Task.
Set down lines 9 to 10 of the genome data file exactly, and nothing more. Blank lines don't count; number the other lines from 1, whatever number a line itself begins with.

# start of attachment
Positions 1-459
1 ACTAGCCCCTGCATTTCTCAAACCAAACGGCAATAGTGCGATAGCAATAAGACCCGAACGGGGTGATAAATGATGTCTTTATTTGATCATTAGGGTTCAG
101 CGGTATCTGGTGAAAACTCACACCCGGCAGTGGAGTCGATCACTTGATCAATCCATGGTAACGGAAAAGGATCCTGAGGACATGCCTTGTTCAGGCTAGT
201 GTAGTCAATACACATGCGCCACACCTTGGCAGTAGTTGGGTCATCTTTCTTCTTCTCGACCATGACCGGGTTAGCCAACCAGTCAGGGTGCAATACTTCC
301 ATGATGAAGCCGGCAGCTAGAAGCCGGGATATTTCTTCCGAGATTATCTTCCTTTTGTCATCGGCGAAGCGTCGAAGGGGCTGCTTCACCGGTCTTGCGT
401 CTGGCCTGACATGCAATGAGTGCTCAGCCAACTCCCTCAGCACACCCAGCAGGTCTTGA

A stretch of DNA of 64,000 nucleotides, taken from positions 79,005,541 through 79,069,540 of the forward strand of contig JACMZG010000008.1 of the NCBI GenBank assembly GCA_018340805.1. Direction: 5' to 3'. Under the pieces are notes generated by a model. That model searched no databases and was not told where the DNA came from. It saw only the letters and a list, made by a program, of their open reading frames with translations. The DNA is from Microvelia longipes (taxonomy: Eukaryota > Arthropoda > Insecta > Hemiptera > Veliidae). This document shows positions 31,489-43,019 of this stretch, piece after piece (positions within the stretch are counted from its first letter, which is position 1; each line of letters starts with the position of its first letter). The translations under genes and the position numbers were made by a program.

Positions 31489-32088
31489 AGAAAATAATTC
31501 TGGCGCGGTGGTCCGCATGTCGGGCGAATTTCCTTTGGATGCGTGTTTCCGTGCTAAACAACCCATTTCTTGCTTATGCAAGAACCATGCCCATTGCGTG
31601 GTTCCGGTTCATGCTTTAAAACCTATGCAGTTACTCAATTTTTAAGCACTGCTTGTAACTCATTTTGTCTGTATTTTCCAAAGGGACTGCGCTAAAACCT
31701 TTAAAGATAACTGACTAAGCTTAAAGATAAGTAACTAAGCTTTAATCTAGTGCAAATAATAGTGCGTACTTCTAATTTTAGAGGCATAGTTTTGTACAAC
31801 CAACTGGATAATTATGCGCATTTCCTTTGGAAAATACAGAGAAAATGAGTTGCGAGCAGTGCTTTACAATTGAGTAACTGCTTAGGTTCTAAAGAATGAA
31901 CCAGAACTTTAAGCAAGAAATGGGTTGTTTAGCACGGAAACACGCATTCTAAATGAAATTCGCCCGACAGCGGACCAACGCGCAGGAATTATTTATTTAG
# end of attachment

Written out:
31489 AGAAAATAATTC
31501 TGGCGCGGTGGTCCGCATGTCGGGCGAATTTCCTTTGGATGCGTGTTTCCGTGCTAAACAACCCATTTCTTGCTTATGCAAGAACCATGCCCATTGCGTG